The Chilean miners, who may remain trapped in their tunnel until Christmas, are struggling with physical and psychological problems

Since the 5. August, 33 miners are trapped in a nearly 700-meter-deep tunnel in the Chilean Atacama Desert. Since pipes could be drilled to transport food, their chances of survival are basically not bad. For the first 17 days of their captivity, the workers had lived on what were supposed to be two days’ worth of supplies. Shift leader Luis Urzúa had limited the rations given out at 48-hour intervals to one can of canned fish, half a cookie, a piece of peach and a sip of milk, causing those trapped to lose up to ten kilograms of weight per person.

The food problem is now solved. However, it could take until Christmas for the miners to be freed from their captivity. This week, work has begun with a special drill, but it can advance only between 8 and 20 meters per day, among other things, to avoid further damage. In addition, a 33-centimeter-wide hole must first be pre-drilled before the actual opening twice as wide can be cleared, through which a transport capsule for the workers is then to be sent into the shaft.

Some rich industrialized countries, such as the USA and Japan, want to continue exporting their toxic waste to developing countries

Every year, 20 to 50 million tons of electronic waste are generated worldwide. In China alone, 20 million cell phones are thrown away every year, and there are already two billion cell phone owners. In addition, there are one billion PCs in the world, and that number is expected to reach two billion by 2015. With the proliferation of electronic devices, which will continue, the associated mulling problem will also increase. The biggest growth in the next few years will be in the emerging countries, which have not solved the problem of electronic waste, unlike the European Union, for example, where there is now an obligation to take back electronic waste.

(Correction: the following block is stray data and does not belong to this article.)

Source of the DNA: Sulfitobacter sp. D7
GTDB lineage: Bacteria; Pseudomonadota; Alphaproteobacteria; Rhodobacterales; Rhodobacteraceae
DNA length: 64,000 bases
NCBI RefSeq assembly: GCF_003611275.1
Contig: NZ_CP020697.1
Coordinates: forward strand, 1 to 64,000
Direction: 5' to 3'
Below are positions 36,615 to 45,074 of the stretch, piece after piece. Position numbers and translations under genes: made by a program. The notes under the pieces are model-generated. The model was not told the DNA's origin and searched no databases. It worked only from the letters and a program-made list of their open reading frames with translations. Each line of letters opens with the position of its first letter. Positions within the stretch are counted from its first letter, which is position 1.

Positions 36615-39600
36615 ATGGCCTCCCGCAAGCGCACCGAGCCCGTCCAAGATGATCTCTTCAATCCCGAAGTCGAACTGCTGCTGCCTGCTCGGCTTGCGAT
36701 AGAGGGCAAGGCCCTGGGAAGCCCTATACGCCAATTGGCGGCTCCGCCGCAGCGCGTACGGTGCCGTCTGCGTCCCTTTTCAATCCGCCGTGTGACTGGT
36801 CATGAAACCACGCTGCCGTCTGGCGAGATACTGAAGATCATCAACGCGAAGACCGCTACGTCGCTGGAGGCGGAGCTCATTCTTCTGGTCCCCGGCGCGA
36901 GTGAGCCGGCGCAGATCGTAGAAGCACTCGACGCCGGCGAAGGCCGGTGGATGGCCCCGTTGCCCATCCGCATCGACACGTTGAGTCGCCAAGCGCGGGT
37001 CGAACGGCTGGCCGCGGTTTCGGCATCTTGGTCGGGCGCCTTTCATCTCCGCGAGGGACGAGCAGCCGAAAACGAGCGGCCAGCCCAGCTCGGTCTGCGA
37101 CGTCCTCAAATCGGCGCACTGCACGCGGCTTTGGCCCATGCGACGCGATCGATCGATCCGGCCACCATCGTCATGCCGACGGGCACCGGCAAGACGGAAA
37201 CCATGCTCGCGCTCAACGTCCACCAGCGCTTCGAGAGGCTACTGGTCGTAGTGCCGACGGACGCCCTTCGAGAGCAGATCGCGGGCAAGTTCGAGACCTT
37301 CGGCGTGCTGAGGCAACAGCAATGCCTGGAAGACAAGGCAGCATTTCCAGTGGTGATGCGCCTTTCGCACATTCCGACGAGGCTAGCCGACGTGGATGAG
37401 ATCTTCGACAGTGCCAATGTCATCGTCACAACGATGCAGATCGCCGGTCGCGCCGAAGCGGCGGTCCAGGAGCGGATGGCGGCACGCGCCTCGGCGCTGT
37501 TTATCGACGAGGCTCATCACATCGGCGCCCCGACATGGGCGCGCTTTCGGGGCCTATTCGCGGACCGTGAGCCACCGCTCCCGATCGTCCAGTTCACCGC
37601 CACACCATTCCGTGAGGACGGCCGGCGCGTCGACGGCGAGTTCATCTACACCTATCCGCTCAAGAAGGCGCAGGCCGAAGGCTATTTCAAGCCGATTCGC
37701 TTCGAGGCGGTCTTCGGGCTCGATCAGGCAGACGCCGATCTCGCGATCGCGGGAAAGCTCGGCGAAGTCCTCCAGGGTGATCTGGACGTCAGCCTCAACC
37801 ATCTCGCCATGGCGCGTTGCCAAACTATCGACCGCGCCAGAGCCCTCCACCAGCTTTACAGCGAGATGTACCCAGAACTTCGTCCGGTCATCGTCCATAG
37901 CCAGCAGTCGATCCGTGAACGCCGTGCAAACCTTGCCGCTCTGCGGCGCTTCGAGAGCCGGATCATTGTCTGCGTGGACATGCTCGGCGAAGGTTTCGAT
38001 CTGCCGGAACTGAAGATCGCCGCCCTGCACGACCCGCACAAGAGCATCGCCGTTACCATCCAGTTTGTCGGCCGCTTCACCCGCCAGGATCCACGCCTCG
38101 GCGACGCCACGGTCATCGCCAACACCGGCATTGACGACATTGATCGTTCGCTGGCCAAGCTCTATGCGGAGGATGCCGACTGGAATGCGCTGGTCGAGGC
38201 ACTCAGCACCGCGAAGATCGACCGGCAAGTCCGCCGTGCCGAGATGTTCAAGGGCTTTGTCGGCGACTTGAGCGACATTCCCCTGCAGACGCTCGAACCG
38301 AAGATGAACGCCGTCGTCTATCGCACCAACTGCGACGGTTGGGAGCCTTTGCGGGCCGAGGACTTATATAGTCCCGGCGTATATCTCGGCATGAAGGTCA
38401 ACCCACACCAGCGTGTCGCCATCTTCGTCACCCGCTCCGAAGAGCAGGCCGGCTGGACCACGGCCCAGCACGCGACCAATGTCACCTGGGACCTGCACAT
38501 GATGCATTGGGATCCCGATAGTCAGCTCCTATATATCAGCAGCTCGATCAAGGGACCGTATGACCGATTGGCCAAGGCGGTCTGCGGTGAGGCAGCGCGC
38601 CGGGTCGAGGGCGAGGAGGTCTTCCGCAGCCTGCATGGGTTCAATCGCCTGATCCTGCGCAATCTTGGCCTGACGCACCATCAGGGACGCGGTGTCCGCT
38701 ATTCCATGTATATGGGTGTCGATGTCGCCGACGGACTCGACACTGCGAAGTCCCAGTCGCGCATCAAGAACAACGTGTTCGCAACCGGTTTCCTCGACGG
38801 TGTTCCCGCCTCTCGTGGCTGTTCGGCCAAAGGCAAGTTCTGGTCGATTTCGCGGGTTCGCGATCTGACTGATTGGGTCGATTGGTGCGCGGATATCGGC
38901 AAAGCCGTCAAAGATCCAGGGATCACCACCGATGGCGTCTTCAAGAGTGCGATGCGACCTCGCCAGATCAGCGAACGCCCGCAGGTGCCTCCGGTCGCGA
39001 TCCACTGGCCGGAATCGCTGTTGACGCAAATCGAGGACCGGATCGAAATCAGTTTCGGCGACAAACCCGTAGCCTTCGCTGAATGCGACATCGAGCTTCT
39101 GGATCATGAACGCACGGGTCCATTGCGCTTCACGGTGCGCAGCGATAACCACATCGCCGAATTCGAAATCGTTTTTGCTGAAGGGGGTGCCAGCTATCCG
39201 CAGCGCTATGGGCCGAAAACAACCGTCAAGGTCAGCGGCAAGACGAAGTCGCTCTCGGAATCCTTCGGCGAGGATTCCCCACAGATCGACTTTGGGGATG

Achim Steiner, the director of the UN Environment Program, offered some of these figures in a speech he gave at the Conference of the Parties to the Basel Convention (COP9) in Bali. The agreement should ensure the control of transboundary movements of hazardous wastes and their disposal. In fact, Steiner said, based on a report, the proper use of information and communication technologies could save 15 percent of CO2 emissions. The rapid growth and overfulfillment of devices, Steiner says, poses "The international community sees this as a major health and environmental problem". The bulk of the mull normally ends up in African or Asian countries, where the dangerous chemicals and heavy metals are released into the environment.